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timely filed his notice of appeal on the same day. Accordingly, this court has jurisdiction pursuant to article VI, section 6, of the Illinois Constitution and Illinois Supreme Court Rules 603 and 606, governing appeals from a final judgment of conviction in a criminal case entered below. Ill. Const. 1970, art. VI, § 6; Ill. S.Ct. Rs. 603, 606 (eff. Feb. 6, 2013).

[¶6] BACKGROUND

[¶7] Defendant was charged by indictment with one count of aggravated battery with a firearm and four counts of attempted first degree murder. The State nol-prossed one of the attempted first degree murder counts, count V. Prior to trial, defendant acknowledged that he rejected the State's offer of an eight-year prison term in exchange for a plea of guilty.

[¶8] At trial, Pearl Colvin, a Pace bus driver, testified that on July 16, 2010, at approximately 4:47 p.m., she was boarding passengers at the 79th and Western Avenue bus terminal in Chicago. There were " at least 12" people on the bus. She noticed " one particular passenger," a young African-American male, " seemed to be nervous about something" and looked back and forth out the door while standing at the front of the bus at the luggage rack. A young African-American male with braids in his hair, wearing dark trousers and a white T-shirt, boarded the bus. Within seconds she heard four gunshots coming from behind her inside the bus and she bent down for safety. When she looked up, she did not see the male with the dark trousers and braided hair. She moved the bus to a safer location and saw that the passenger who had been standing nervously at the luggage rack at the front of the bus had been shot in the leg and was bleeding. She told authorities on the scene that she was not able to identify the shooter because she did not see his face. She confirmed that the bus had at least five cameras taking video footage of the bus which accurately depicted the events that occurred that day.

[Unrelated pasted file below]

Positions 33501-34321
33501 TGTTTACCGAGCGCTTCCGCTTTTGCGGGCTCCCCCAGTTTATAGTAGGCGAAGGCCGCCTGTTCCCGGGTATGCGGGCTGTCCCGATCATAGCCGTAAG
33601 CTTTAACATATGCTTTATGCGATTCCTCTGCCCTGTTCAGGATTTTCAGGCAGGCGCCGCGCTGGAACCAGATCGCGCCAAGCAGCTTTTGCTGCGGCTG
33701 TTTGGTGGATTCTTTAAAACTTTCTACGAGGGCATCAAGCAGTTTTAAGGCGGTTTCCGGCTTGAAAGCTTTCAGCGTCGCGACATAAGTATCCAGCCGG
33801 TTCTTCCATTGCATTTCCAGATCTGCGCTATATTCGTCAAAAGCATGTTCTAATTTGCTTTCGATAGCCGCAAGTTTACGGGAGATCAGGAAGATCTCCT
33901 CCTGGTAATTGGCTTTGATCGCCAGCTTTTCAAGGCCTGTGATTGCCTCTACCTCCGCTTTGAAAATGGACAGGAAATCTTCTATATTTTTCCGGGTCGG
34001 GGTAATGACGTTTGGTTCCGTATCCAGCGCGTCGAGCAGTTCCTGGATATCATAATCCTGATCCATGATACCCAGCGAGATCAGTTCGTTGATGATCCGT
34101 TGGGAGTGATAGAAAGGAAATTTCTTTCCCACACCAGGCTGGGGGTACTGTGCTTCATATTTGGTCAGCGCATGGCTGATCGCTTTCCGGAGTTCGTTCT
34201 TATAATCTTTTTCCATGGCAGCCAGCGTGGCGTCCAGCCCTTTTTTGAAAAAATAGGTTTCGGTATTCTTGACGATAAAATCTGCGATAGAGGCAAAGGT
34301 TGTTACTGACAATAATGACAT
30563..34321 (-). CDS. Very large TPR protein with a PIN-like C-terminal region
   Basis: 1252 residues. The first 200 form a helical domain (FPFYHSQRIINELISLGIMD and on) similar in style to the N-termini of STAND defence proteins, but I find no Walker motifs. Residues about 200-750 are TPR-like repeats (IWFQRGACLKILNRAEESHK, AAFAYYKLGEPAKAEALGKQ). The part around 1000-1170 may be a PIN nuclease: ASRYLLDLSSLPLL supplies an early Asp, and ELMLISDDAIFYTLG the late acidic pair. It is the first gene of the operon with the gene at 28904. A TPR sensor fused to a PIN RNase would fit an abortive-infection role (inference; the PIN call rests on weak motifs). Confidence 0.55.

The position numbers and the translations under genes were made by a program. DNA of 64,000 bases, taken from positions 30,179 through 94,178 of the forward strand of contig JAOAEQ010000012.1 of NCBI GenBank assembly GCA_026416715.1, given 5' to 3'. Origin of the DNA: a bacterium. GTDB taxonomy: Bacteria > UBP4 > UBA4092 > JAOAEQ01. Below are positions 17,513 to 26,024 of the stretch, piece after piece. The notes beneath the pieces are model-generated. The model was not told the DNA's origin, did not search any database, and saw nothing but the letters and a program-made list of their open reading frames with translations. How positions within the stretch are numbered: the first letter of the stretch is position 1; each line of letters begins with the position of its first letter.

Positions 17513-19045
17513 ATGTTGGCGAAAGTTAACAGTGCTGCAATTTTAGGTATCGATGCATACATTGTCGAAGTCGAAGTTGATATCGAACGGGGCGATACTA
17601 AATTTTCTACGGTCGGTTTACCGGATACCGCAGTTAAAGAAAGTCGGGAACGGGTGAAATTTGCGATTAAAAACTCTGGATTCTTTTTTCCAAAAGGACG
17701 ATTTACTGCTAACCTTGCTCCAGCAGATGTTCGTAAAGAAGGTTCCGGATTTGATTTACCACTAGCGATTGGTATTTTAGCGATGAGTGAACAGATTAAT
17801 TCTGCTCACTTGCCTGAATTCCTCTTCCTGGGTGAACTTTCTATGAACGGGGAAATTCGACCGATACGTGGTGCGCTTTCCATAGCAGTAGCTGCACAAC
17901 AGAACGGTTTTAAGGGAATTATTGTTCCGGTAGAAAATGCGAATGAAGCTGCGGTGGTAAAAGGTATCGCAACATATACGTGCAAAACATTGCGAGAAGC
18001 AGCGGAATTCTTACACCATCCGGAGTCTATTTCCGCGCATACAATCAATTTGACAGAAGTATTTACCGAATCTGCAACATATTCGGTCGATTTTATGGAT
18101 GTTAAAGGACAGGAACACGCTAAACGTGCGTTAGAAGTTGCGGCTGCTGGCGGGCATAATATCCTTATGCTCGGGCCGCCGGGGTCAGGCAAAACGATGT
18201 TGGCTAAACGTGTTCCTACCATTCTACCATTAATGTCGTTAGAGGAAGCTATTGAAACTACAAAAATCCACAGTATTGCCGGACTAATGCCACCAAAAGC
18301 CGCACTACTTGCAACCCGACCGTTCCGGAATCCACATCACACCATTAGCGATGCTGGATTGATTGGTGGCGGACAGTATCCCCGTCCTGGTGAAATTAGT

[¶9] Ian Roy, a college student, testified that at the time of the incident he was waiting at the bus terminal and noticed defendant wearing a white T-shirt and blue jeans standing by a vending machine approximately 25 feet away with a group of young men. Roy made eye contact with defendant. This caused him concern because he was not from the area and the group of young men looked at him in a " crazy" manner. Roy then boarded the bus and as he was walked toward the back of the bus he heard two gunshots. He tried to run to the back and exit the bus. He saw defendant at the front of the bus holding a gun and wearing a mask. He described defendant has having " dreads." Defendant had taken his T-shirt off and used it to cover his face. After unsuccessfully attempting to push the door open at the back of the bus he hid under a seat. He heard two more shots, looked up, and saw defendant standing over him with a gun. Roy described what happened next as follows:

Q. What happened then as [defendant] is standing over you?
A. He shoots two times. He's shooting. He tries to run off. When he runs off, I guess his gun jammed or something and he shot again. I saw that because I had peeked around the side of the chair.
Q. When did you peek around the side?
A. After I felt the gunshots, he shot, pow! Pow! And then he started to run off and I peeked around so I could see if I could get away or something and he's standing at the front and his gun jammed or something. He was playing with it.

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Q. Is that when there were two more shots that went off?
A. Yes, sir. After he fixed it or whatever."

Roy had been shot in the left ankle and his right thigh. He did not see where defendant ran to after the shooting. He left the bus and tried to walk away but the police sat him down and placed him in an ambulance. Police brought ...